14 things I love about Christmas – Day Four

It wasn't until I wanted to take photo that I realised I don't have many Father Christmas' in my house except for quite a few window decals!

It wasn’t until I wanted to take a photo that I realised I don’t have many Father Christmas’ in my house – except for quite a few window decals!

This is a conversation that took place roughly 16 years ago in early December:

Six year old son: Mum, tell me honestly, is Father Christmas real?

Me: Well….no.

Six year old son: Mmmm, didn’t think so.

(A pause as six year old looks thoughtfully off into the distance)

Six year old son: So I’m guessing the Easter bunny and the tooth fairy aren’t either. (Said as a statement not a question)

Me: No, they’re not.

Six year old son: Okay. (runs off to play)


Me: So you know how we talked about Father Christmas, the Easter bunny and the tooth fairy? Well, some kids your age don’t know they are not real, and their parents don’t want to tell them, so tomorrow when you go to school, you need to not tell anyone okay? Can you do that, do you think?

Six year old son nodding emphatically: Yep, no worries mum!

Next day at school six year old son in the ‘do you have anything interesting to show or tell’ section of the day: Now, I have something to tell you all….and most of you aren’t gonna be happy!

You can imagine the angry stares and tuts of disapproval I received in the school carpark the following morning 🙂

Believing in the big fat man at Christmas time never did me any harm and I was happy for my kids to believe as a long as they wanted to. But if they flat out asked us, we always agreed we would tell the truth.

Yet, for some parent’s this is not the case, and part of the reason I think is leverage. I don’t know if you’ve ever noticed, but kids can be a bit crazy this time of year and parents are tired and stressed, so I can understand to a certain degree, yet I still cringe when I hear a parent in a shopping centre tell their kids that Santa won’t come if they are naughty. And it doesn’t work, the child still keeps misbehaving because I’m sure they were told the same thing last year and still found presents under the tree.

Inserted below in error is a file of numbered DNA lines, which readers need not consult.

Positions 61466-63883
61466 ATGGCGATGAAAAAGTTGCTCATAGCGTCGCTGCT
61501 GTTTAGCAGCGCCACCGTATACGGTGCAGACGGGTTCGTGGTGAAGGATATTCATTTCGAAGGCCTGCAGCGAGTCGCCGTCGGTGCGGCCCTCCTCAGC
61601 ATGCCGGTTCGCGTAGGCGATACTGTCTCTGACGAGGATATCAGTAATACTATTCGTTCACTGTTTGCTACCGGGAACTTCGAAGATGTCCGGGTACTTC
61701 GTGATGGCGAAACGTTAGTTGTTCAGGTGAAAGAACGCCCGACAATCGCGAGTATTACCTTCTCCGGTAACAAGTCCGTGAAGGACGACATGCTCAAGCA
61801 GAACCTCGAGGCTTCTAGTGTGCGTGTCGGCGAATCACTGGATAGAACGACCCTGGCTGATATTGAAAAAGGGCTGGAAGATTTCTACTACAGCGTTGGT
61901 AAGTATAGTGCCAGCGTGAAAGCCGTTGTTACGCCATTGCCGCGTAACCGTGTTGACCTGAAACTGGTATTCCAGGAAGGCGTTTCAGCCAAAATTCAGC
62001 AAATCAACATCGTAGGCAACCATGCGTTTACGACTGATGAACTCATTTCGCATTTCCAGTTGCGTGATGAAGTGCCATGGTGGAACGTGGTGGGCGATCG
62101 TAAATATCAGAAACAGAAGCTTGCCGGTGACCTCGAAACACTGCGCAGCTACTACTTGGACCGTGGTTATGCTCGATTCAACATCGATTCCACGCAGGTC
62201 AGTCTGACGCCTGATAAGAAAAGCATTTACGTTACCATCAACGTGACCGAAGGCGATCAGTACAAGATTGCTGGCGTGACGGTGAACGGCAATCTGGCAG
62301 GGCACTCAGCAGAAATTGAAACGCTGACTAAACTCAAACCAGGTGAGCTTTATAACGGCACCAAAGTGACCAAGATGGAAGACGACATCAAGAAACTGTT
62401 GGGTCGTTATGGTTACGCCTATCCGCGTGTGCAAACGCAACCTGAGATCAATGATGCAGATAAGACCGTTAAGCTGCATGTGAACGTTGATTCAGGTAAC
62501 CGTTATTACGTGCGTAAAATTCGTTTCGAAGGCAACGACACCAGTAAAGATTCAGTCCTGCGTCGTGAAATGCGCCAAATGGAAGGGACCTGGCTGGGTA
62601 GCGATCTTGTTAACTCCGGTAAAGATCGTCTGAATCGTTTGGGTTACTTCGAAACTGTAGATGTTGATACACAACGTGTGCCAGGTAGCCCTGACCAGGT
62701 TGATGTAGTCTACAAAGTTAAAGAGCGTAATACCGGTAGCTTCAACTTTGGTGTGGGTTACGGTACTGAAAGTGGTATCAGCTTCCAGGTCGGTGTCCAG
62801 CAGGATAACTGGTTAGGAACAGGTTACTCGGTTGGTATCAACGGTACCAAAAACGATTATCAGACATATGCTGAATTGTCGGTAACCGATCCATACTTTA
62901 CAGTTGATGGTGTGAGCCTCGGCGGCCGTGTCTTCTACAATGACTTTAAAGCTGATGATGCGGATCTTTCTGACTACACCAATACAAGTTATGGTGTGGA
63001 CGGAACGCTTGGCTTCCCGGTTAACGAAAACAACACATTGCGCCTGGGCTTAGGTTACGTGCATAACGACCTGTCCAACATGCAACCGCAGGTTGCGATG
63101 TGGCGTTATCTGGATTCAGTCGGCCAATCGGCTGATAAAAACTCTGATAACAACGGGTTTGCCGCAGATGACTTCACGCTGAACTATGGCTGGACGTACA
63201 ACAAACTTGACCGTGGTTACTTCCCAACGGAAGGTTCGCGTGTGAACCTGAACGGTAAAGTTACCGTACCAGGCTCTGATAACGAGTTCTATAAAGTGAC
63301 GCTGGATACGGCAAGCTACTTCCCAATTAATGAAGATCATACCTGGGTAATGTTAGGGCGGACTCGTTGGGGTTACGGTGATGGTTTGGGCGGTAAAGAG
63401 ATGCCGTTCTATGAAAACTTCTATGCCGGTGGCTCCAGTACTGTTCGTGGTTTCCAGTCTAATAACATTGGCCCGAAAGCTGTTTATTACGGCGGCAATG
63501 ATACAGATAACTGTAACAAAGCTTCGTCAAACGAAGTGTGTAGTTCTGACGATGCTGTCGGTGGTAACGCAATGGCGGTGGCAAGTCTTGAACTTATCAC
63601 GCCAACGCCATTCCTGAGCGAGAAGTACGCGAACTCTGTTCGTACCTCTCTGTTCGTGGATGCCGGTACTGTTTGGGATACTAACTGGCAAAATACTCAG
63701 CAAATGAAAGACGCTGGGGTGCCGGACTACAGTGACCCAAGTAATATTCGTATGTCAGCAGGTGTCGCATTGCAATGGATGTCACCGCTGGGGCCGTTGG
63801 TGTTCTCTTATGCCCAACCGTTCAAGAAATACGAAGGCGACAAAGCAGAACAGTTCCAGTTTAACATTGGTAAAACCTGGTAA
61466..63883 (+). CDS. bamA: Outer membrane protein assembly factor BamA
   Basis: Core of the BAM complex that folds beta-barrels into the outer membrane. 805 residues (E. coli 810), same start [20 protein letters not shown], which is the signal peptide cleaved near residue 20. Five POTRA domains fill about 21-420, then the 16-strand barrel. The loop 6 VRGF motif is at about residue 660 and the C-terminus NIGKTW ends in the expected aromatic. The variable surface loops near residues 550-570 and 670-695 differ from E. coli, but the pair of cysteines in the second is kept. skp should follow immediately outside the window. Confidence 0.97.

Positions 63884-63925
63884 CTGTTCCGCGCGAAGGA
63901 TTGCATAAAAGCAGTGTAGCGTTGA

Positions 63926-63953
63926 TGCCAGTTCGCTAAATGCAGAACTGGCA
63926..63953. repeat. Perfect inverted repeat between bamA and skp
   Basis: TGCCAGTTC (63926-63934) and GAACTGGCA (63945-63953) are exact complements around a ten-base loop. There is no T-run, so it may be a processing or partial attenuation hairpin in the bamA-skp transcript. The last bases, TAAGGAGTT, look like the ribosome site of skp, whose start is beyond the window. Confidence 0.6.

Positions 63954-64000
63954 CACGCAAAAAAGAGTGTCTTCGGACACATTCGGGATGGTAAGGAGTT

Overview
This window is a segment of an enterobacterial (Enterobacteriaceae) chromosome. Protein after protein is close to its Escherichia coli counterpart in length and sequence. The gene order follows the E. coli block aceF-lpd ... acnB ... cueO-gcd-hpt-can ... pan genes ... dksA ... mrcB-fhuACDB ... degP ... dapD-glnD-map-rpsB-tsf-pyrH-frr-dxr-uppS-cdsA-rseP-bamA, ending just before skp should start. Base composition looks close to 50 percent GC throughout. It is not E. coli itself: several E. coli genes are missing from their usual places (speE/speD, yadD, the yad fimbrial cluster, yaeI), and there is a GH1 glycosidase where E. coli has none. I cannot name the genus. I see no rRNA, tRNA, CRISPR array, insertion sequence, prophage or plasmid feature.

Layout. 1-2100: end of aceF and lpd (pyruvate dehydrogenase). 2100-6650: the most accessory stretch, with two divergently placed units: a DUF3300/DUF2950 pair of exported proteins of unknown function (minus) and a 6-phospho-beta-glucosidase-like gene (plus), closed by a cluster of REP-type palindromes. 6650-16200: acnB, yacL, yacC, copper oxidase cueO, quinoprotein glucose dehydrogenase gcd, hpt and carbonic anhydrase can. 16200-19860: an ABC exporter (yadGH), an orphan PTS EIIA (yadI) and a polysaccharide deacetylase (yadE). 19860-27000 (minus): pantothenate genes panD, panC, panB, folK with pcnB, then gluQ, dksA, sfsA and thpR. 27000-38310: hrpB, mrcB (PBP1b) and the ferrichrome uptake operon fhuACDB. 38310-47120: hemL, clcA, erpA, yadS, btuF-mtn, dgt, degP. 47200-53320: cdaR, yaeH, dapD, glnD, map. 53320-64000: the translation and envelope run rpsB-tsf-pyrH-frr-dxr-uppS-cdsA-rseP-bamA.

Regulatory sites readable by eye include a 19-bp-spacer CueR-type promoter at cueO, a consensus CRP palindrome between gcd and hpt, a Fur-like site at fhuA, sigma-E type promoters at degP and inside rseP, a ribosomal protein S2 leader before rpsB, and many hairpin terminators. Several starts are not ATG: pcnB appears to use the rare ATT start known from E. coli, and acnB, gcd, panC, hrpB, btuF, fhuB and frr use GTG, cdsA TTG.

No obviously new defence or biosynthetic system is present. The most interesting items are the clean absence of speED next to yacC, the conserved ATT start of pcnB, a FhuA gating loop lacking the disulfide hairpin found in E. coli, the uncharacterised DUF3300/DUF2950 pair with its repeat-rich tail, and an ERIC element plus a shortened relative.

Surely gifts should be given not because of our behaviour but because of the intent and love of the giver. The whole notion that you must be good to get gifts kinda goes against the whole meaning of Christmas, don’t you think?

Jesus came, as a gift, to a world that was far from good – no strings attached, no conditions – which humanity barely recognised, let alone deserved.

The first ever Christmas Gift was given, not because we earned it through being good, but because the Giver wanted to show us love. Plain and simple.

6 thoughts on “14 things I love about Christmas – Day Four

    • Karen, I’m glad to hear it…and I would have been surprised if you said differently 🙂
      Father Christmas is rather an English name, I think. Most here in Australia call him Santa Claus.


  1. Christmas for us was the birth of Jesus. Santa Claus, Christmas trees, presents, and all the rest was part of the celebration of the holy birth. For our children, we gave the presents but Santa filled the stockings on Christmas Eve. Ours was a secular holiday, but still we made clear the difference between the reason for the celebration and the trimmings.


    • Yes, that sounds like how it was for me growing up, and I hope, how it is for my children. I don’t want to do away with all the festivities but it is important to remember why we are doing it.


  2. I copped out and made my older daughter tell my younger daughter the truth. She was almost 12, and I was afraid the other kids at school would make fun of her if she said she still believed in Santa. I’m a bad mother 😦


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